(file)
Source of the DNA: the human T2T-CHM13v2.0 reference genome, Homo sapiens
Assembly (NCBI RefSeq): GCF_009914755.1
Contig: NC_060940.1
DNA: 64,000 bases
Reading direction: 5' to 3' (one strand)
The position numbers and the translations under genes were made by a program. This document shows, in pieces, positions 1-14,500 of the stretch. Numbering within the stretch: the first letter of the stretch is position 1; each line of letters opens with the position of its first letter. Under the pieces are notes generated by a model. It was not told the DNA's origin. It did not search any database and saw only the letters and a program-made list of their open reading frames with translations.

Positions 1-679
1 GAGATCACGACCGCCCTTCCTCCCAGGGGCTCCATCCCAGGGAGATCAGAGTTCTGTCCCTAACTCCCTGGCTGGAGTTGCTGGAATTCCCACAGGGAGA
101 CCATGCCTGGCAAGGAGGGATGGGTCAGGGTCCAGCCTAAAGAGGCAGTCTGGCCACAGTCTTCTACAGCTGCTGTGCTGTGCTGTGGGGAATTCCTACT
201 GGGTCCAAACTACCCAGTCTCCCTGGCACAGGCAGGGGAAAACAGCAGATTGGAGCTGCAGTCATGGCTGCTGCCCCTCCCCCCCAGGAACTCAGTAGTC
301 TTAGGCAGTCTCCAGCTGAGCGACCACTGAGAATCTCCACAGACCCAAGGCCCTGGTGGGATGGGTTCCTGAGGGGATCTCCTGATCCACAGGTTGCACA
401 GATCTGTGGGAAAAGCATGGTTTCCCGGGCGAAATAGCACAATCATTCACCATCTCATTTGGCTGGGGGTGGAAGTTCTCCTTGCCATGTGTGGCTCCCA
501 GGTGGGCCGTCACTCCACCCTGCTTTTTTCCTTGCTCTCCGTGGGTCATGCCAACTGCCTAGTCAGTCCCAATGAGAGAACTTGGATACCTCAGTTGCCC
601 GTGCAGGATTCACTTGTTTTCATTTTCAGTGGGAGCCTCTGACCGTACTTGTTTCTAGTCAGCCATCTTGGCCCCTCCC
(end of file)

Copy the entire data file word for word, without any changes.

Source of the DNA: the human T2T-CHM13v2.0 reference genome, Homo sapiens
Assembly (NCBI RefSeq): GCF_009914755.1
Contig: NC_060940.1
DNA: 64,000 bases
Reading direction: 5' to 3' (one strand)
The position numbers and the translations under genes were made by a program. This document shows, in pieces, positions 1-14,500 of the stretch. Numbering within the stretch: the first letter of the stretch is position 1; each line of letters opens with the position of its first letter. Under the pieces are notes generated by a model. It was not told the DNA's origin. It did not search any database and saw only the letters and a program-made list of their open reading frames with translations.

Positions 1-679
1 GAGATCACGACCGCCCTTCCTCCCAGGGGCTCCATCCCAGGGAGATCAGAGTTCTGTCCCTAACTCCCTGGCTGGAGTTGCTGGAATTCCCACAGGGAGA
101 CCATGCCTGGCAAGGAGGGATGGGTCAGGGTCCAGCCTAAAGAGGCAGTCTGGCCACAGTCTTCTACAGCTGCTGTGCTGTGCTGTGGGGAATTCCTACT
201 GGGTCCAAACTACCCAGTCTCCCTGGCACAGGCAGGGGAAAACAGCAGATTGGAGCTGCAGTCATGGCTGCTGCCCCTCCCCCCCAGGAACTCAGTAGTC
301 TTAGGCAGTCTCCAGCTGAGCGACCACTGAGAATCTCCACAGACCCAAGGCCCTGGTGGGATGGGTTCCTGAGGGGATCTCCTGATCCACAGGTTGCACA
401 GATCTGTGGGAAAAGCATGGTTTCCCGGGCGAAATAGCACAATCATTCACCATCTCATTTGGCTGGGGGTGGAAGTTCTCCTTGCCATGTGTGGCTCCCA
501 GGTGGGCCGTCACTCCACCCTGCTTTTTTCCTTGCTCTCCGTGGGTCATGCCAACTGCCTAGTCAGTCCCAATGAGAGAACTTGGATACCTCAGTTGCCC
601 GTGCAGGATTCACTTGTTTTCATTTTCAGTGGGAGCCTCTGACCGTACTTGTTTCTAGTCAGCCATCTTGGCCCCTCCC